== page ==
March 28, 2011 at 4:21 pm #73602Prosensa publishes encouraging Duchenne exon skipping trial
These results were used as the basis for the phase 3 trial that is now underway, but they have only just become publically available. Encouraging that there was an increase in the six minute walk test:April 5, 2011 at 1:05 pm #79850Re: Prosensa publishes encouraging Duchenne exon skipping tr
I have a question – it says that if this does work it could help up to 83% of Duchenne boys – what about the other 17% – why won’t it work for them? My son has a deletion of exons 3-11. I am worried that this won’t work for him as does it only work for those boys who have 1 or 2 exons missing in their DNA?
Also is there a way of finding out whether my son’s genetic result is one of the most / least common??? I have no way of knowing how many other boys have this same genetic result. Any help this would be massively appreciated as I don’t want to be clinging onto a potential cure if it’s not going to happen.
Thank you, EmmaehallamParticipantPosts: 2Joined: 05/04/2011April 6, 2011 at 5:09 pm #79851Re: Prosensa publishes encouraging Duchenne exon skipping tr
I’m going to need to “phone a friend” on this one. I’ll ask one of the clinicians involved in the exon skipping trials. It is very complicated and I’d hate to give you the wrong information.
I’ll get back to you as soon as I hear.
Kristina.April 13, 2011 at 2:38 pm #79852Re: Prosensa publishes encouraging Duchenne exon skipping tr
I’m still waiting for an answer from the clinician. In the meantime can I ask if your son is in the Duchenne registry? This may help you to gain more information and may lead to inclusion in clinical trials when they come around.
Kristina.May 4, 2011 at 3:50 pm #79853Re: Prosensa publishes encouraging Duchenne exon skipping tr
The number of boys affected by a mutation plays a role in the decision which molecular patch to develop next. But also it may be that certain exons (sections of the gene) are easier to skip than others, or there may be other safety related factors involved. For example the molecular patch for an exon might be toxic and cause serious side effects. These factors are not known until they do the preclinical tests in the laboratory.
Below is part of a table I have copied from a paper on the applicability of skipping certain exons. The prevalence is the percentage of boys with Duchenne that could be treated by skipping that exon. The list goes on and on to ranking 120 (0.02% of boys) but I have just pasted the first 21 here. As you can see the molecular patches that are currently being developed – skipping exons 51, 50, 44, 45, 52, 53 and 55 – are in the top 11, each being able to treat more than 2%.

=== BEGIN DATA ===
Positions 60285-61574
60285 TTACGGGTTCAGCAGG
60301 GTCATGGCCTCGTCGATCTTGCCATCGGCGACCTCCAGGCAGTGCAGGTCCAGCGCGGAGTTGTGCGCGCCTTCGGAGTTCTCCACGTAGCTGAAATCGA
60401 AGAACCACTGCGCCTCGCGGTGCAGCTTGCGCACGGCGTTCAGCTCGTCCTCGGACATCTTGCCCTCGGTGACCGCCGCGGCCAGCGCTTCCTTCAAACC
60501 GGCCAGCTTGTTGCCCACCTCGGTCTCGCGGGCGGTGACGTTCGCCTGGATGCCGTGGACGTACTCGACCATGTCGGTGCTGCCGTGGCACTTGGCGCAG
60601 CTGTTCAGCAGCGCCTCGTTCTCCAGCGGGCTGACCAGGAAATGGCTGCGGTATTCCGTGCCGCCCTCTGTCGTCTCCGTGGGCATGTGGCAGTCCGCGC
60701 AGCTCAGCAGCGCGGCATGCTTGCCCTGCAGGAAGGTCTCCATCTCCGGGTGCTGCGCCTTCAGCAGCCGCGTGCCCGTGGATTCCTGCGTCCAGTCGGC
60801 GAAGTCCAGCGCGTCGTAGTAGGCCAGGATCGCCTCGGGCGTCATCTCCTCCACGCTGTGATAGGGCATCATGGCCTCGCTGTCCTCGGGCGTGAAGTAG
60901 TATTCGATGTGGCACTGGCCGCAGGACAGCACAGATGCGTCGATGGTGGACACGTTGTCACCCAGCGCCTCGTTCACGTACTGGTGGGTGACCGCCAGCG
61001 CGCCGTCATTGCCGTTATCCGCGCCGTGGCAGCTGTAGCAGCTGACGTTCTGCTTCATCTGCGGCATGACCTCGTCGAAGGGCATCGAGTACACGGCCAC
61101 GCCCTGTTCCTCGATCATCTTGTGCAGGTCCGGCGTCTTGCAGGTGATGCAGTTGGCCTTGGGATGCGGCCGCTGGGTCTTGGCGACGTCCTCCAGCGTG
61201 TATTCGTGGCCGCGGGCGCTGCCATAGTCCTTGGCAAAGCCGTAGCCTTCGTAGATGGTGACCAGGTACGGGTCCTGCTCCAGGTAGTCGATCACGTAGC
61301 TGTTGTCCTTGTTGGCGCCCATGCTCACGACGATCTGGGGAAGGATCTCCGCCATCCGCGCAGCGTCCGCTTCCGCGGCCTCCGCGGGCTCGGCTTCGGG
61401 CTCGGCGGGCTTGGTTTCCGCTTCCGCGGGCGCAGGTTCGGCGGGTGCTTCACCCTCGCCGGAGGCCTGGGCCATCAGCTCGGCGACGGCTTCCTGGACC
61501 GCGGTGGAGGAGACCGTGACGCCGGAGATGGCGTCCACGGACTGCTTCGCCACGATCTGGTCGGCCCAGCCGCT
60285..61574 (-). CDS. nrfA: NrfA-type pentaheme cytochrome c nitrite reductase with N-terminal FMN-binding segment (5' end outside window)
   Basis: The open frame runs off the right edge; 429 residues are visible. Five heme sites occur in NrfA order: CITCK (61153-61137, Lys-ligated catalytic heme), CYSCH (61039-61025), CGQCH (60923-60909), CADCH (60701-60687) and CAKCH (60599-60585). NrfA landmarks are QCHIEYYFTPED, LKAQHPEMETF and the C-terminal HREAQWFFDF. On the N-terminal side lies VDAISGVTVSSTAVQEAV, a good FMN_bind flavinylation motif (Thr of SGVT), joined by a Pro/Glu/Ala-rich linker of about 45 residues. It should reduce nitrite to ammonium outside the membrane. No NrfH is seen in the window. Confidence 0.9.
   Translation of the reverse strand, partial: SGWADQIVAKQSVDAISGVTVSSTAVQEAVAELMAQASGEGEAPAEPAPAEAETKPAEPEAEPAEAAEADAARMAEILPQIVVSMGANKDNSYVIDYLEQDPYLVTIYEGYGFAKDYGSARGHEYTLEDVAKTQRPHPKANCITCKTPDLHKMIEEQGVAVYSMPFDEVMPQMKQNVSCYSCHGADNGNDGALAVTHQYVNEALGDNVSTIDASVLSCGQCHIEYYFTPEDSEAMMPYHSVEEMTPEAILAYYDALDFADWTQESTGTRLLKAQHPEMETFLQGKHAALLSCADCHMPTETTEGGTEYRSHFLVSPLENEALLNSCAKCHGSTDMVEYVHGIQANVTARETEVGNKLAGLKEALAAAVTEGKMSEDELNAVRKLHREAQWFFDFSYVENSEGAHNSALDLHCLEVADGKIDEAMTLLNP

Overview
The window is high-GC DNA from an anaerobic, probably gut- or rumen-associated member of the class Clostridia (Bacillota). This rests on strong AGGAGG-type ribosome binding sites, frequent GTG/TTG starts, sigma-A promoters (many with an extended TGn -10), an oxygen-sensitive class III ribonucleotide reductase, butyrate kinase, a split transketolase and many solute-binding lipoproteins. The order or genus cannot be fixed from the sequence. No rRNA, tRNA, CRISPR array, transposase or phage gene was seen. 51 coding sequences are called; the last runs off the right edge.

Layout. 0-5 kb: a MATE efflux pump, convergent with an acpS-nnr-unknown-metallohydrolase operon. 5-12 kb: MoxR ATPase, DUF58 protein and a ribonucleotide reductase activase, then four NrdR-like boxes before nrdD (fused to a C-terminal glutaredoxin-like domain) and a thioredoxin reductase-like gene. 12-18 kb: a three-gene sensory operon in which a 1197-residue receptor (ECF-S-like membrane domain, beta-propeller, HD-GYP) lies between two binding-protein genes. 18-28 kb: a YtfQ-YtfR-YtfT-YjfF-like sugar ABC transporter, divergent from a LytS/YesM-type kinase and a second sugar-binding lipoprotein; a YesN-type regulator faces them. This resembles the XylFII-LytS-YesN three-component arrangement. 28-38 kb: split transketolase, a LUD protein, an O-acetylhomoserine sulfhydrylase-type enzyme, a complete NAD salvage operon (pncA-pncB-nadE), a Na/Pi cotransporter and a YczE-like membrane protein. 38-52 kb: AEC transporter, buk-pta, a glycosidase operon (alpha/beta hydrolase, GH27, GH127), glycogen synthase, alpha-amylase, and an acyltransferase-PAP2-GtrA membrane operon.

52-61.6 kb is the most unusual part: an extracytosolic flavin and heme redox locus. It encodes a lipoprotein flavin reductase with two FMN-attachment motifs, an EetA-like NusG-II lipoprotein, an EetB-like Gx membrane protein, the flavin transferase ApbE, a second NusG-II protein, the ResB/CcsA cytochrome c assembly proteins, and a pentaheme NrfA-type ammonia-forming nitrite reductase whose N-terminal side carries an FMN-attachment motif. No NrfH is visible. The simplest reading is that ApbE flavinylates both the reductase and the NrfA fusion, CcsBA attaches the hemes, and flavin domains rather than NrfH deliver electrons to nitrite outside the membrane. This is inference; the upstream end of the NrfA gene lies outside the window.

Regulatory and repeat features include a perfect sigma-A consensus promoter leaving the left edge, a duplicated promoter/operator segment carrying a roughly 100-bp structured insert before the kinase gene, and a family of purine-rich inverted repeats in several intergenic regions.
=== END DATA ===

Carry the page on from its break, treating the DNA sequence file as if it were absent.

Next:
Rank Exon Prevalence
1 51 13.0%
2 45 8.1%
3 53 7.7%
4 44 6.2%
5 46 4.3%
6 52 4.1%
7 50 4.0%
8 43 3.8%
9 6 and 7 3.0%
10 8 2.3%
11 55 2.0%
12 2 1.9%
13 69 and 70 1.4%
14 19 and 20 1.1%
15 45 and 51 1.1%
16 58 and 59 1.1%
17 17 1.0%
18 7 1.0%
19 65 and 66 1.0%
20 43 and 44 0.9%
21 12 0.8%
This list also includes skipping multiple exons at once – we don’t know how effective this will be and if this will be more complicated. It is impossible to predict when they might get to developing molecular patches for other exons as it depends on how the current clinical trials go.
It is hoped that once exon skipping for one exon is proven to be effective, it will be relatively quick to develop molecular patches for the other exons. The researchers are working with the regulatory authorities to get a modified approval process in place. It just won’t be possible to conduct large clinical trials for all of the patches, it will be too expensive and there won’t be enough patients to go through the usual, extensive clinical trial process.
Another factor for the success of exon skipping is whether the resulting dystrophin protein will be able to work well enough to improve muscle strength. Exon skipping works because dystrophin is such a large gene (79 exons) and many of the exons in the middle are the same piece of code repeated over and over – exons 8 to 61. So if you’re missing some of those repetitive exons it doesn’t matter so much and the gene can still work relatively ok with symptoms similar to Becker muscular dystrophy. A man with Becker muscular dystrophy was known to be missing almost half of the exons in the middle of the dystrophin gene and was still able to walk into his 60s. However, some parts of the gene, especially at the ends are known to be crucial. For example they interact with other proteins in the muscle. So if the exons before number 8 and after 61 are disrupted then exon skipping is unlikely to be successful. Other approaches such as gene therapy using a virus or utrophin upregulation are more promising therapies in these cases.
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